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Scientists Study Phytate Degradation in Pigs

by 5m Editor
3 November 2011, at 9:22am

DENMARK - A considerable part of the phytate in the feed is not degraded in the pig’s stomach. Consequently, the digestibility of plant phosphorus is only 60 to 65 per cent.


Pigs can utilise more of the phosphorus in their feed if plant phosphorus digestibility is improved. This would benefit not only the pig but also the environment because not as much excess phosphorus would end up in the manure.

The majority of plant phosphorus in pig feed is present in the form of phytate but pigs utilise the phytate-bound phosphorus poorly. To rectify this, the enzyme, phytase, is added to the feed but even with this additive the digestibility of plant phosphorus is only 60 to 65 per cent. Scientists from Aarhus University have investigated why this is the case. So far, they have found that the phytase does not have enough time in the pig stomach to break down the phytate-bound phosphorus sufficiently.

Important nutrient

Phosphorus is an important nutrient for the pig but the majority of plant phosphorus is bound in a complex called phytate, which is difficult for the pigs to digest. At least half of the plant phosphorus passes directly through the pig and into the field via the manure.

In order to rectify this, the microbial enzyme phytase is added to the feed. By adding phytase, it is possible to cut down on the addition of extra phosphorus to the feed. There is, however, still room for improvement. As a matter of fact, one-third of the plant phosphorus still passes through the pig.

Closer look at phytate degradation

Scientists from Aarhus University have investigated why addition of the enzyme phytase to pig feed only has a limited effect. Gaining a better understanding of this can make it possible to develop methods that can contribute to an improved degradation of the complex.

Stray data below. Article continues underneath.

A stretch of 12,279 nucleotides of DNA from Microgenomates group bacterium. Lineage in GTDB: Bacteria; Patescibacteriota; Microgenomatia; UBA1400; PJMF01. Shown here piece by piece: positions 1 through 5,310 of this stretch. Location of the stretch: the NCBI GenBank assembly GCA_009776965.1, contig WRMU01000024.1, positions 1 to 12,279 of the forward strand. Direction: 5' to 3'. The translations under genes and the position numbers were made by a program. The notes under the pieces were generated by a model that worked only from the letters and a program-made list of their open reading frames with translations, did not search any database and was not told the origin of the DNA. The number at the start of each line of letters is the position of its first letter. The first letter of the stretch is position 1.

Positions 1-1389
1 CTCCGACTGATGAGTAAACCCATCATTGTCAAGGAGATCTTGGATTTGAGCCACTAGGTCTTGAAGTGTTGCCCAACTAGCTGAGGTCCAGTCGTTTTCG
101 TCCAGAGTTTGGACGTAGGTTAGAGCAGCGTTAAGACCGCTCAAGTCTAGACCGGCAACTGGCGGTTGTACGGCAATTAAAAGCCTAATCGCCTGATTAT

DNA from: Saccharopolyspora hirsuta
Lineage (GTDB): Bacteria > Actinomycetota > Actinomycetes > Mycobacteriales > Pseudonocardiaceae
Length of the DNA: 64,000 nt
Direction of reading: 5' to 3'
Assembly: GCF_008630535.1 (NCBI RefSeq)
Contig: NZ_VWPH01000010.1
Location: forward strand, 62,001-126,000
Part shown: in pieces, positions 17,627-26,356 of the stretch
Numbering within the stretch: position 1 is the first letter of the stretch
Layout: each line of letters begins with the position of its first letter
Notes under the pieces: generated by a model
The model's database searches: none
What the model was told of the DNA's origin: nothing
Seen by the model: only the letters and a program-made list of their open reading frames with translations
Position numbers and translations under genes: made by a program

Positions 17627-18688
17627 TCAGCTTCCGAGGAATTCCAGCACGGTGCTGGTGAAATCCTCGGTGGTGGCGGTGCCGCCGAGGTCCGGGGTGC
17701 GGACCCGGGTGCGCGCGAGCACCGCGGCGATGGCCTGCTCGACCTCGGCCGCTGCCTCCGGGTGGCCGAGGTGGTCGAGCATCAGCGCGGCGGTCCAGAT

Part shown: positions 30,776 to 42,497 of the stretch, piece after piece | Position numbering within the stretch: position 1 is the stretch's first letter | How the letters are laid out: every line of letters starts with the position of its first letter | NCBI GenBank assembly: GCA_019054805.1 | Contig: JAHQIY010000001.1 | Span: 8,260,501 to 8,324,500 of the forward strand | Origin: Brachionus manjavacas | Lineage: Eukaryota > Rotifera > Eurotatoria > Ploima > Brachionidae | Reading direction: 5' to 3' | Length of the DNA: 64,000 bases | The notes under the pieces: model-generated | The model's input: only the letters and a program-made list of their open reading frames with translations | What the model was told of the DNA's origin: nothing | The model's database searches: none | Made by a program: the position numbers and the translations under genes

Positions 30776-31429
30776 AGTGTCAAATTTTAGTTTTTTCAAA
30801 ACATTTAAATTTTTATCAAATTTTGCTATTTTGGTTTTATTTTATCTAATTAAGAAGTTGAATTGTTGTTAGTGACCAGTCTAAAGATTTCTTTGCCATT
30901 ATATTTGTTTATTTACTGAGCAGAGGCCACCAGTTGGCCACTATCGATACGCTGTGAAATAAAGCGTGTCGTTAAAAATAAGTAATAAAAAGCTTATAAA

"Addition of microbial phytase increases the digestibility of plant phosphorus, including the phytate bound phosphorus, to 60 to 65 per cent. We have wondered why it has not been possible to increase the digestibility even more," according to post-doc, Karoline Blaabjerg, from Aarhus University.

The scientists followed the degradation of phytate-bound phosphorus in the pig stomach. They did this using stomach-fistulated pigs. The pigs had a small opening that could be opened or closed operated into their stomachs. This enabled the scientists to take samples of the stomach contents.

Phosphorus is already absorbed in the first part of the small intestine immediately after it leaves the stomach. This means that the phytate complex with its important phosphorus content must already be broken down in the stomach so that the phosphorus is available for absorption in the intestine.

The scientists took samples from the stomach-fistulated pigs one, two, three and five hours after feeding. They found that the most of the phytate-bound phosphorus passed from the stomach to the intestine during the first hour after feeding at which time, one-fifth of the ingested phytate passed further on to the intestine without being broken down. This means that the phytase is not given enough time to act on a great part of the feed.

"We are therefore working on developing methods that can give phytase more time in which to work. We are also working on paving the way for giving phytase the possibility of a better and quicker access to the phytate," said Ms Blaabjerg.